Wednesday, October 10, 2007

Dr. Frieden, Call Your Office

New York City may have already sicced its food cops on anyone using trans-fats, but according to a new report, that may have been premature. John Tierney reports in yesterday's New York Times:

In 1988, the surgeon general, C. Everett Koop, proclaimed ice cream to a be public-health menace right up there with cigarettes. Alluding to his office’s famous 1964 report on the perils of smoking, Dr. Koop announced that the American diet was a problem of “comparable” magnitude, chiefly because of the high-fat foods that were causing coronary heart disease and other deadly ailments.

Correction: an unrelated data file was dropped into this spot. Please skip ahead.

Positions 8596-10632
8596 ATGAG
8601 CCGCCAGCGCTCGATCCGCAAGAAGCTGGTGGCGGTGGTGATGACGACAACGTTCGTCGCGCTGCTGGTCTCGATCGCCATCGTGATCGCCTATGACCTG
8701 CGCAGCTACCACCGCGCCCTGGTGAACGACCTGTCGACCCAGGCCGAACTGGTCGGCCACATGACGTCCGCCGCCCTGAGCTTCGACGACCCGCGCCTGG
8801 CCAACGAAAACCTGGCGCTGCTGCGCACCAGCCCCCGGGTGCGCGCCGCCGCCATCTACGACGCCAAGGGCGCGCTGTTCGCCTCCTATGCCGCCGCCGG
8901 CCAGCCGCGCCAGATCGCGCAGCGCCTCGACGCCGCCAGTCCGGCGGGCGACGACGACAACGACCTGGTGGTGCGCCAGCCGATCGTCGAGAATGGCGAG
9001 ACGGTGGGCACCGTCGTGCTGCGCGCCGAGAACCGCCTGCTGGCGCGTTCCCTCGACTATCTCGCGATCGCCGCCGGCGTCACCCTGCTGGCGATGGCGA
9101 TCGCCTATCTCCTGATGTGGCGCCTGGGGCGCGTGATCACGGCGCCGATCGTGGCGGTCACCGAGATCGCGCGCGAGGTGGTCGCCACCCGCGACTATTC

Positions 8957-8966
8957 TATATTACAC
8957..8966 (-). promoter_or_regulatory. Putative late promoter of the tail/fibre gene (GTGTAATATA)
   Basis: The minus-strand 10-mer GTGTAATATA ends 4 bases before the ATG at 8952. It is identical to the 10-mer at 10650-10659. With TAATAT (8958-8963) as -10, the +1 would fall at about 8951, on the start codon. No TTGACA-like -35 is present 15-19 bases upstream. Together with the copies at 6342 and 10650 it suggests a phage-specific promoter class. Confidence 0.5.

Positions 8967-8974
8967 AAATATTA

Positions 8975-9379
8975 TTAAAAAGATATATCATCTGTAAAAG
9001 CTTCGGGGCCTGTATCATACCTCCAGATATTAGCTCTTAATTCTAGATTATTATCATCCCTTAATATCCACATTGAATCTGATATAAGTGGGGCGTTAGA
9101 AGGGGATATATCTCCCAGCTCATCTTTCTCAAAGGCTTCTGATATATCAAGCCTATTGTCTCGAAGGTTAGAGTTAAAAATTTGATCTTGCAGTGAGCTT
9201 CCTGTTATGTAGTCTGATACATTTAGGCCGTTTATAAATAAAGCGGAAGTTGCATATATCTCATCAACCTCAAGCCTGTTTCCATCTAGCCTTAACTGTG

He introduced his report with these words: “The depth of the science base underlying its findings is even more impressive than that for tobacco and health in 1964.”

That was a ludicrous statement, as Gary Taubes demonstrates in his new book meticulously debunking diet myths, “Good Calories, Bad Calories” (Knopf, 2007). The notion that fatty foods shorten your life began as a hypothesis based on dubious assumptions and data; when scientists tried to confirm it they failed repeatedly. The evidence against Häagen-Dazs was nothing like the evidence against Marlboros.

Read the whole thing. It's a fascinating take on how one myth can cascade into conventional wisdom. This seems to be exactly what's happened with fears of secondhand smoke.

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